Most of them we know very little about their names. Many of them are women, many of them are Kurdish and I fear that the repercussions for a lot of them, the ones that are lesser known, might be even stiffer than for Hamedi and Mohammadi. It's a terrible situation. Iran is always near the bottom of the list of all the press freedom watchdog indices, but suddenly they've become perhaps the top jailer of journalists in the world. This is at a time where we already lack real insights into that country because foreign media has all been, almost entirely, shut out for the last couple of years. As journalists, I think we need to continue to stand up and speak for these people. I try and write about their situations as much as possible because otherwise, we'll have no insights into that country.
Melissa Harris-Perry: I just have to ask, because the people of Iran who continue to protest, they aren't surprised about the violence, the detentions, the silence around it, the assembly line of the court. Why are they willing to risk so much to be in the streets to protest, to raise their voices?
Jason Rezaian: Iranians have invested a lot over the last several decades in pushing back against the Islamic Republic. They've done it incrementally, for most of this time, asking for, and then later demanding small changes. That hasn't gotten them to the place that they hoped that it would. Over the last year or so, under the presidency of Ebrahim Raisi, the situation has gotten even worse. The economic situation of Iranians is worse than it's been in decades.
I think that there's a broad understanding that the regime does not have the answers for the long list of problems facing this society. It's an overwhelmingly young society, an educated society, and a society that yearns to be connected to the rest of the world, that is being governed by an increasingly aged ruling class that doesn't understand any of its concerns, its desires, its hopes, and so I think that they've reached a dead end and they don't feel like they have much to lose anymore.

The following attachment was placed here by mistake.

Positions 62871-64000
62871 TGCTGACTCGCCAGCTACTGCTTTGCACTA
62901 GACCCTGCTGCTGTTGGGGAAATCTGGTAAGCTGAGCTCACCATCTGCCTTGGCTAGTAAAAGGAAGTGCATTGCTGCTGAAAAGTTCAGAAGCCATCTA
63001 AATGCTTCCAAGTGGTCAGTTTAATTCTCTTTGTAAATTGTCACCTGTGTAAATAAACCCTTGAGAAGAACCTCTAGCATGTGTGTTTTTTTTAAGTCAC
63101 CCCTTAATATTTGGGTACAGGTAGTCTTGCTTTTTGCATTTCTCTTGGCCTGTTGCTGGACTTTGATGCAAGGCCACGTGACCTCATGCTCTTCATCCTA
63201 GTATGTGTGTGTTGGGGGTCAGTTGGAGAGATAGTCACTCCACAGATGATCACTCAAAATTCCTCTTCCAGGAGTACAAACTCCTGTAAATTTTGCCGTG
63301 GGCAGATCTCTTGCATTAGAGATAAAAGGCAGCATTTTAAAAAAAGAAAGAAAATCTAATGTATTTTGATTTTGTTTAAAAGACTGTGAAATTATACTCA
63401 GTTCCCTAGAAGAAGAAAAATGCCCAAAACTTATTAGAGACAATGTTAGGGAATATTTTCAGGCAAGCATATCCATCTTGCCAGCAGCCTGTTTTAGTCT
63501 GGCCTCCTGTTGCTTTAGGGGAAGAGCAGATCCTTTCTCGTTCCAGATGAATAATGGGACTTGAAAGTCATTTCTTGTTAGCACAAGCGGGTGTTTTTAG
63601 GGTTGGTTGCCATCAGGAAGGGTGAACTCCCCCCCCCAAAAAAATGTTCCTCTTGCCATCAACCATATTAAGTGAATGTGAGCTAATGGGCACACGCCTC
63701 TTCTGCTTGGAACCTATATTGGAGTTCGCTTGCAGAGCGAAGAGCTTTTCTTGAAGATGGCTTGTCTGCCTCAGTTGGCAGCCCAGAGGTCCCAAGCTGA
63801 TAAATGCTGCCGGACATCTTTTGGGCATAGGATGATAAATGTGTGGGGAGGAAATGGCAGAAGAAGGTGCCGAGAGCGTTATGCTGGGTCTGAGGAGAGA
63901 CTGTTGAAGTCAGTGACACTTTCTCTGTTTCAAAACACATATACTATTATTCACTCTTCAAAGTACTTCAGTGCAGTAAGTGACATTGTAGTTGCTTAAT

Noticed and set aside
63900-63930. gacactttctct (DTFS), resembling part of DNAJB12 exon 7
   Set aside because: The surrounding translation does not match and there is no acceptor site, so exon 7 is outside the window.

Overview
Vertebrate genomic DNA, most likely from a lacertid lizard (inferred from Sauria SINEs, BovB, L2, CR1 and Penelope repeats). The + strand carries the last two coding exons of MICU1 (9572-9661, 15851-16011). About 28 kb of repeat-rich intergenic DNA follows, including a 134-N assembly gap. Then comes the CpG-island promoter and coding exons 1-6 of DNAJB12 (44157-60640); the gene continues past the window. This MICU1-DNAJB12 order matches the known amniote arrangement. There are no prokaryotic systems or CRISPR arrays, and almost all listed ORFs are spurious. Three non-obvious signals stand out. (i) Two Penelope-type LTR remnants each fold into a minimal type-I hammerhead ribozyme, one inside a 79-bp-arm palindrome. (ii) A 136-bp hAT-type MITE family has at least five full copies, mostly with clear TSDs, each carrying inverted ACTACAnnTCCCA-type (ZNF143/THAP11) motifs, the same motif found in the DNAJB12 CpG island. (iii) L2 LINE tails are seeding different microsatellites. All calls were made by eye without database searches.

Melissa Harris-Perry: I can't let you go without, moving to another place in the world for a moment, asking you about Brittney Griner. We are, similarly, working hard not to let her name disappear from the public consciousness. She was transferred last week in the midst of our own midterm elections so I guess maybe just over a week and a half ago now to Russian prison camp. Do we know anything more? Do you hold out any hope for Brittney Griner?
Jason Rezaian: Don't think we know much more than the fact that she's been transferred and to my knowledge, she hasn't had a communication with her family or the US Embassy in Russia. It's a horrible situation that she and Paul Whelan another American, who's been in prison in Russia for several years are facing, but I have to hold on hope. I was in the similar circumstances in a different country in a different time, but without hope, we don't have anything.
My fervent belief is that we have to keep saying the names of these people talking about them, whether it's Paul Whelan and Brittney Griner in Russia or the many journalists behind bars in Iran. The abuse of power, the terror inflicted on these people goes up exponentially when people stop talking about them. I am worried for Brittney Griner, but I know that she hasn't been forgotten.
I'm hopeful that the Biden administration will be able to intervene and secure her release but as I, unfortunately, predicted many months ago when Brittney Griner was first detained, this wasn't something that was going to get resolved easily.
Melissa Harris-Perry: Jason Rezaian is Global Opinions Writer for The Washington Post. Jason, thank you for taking the time with us today.
Jason Rezaian: It's always a pleasure. Thank you, Melissa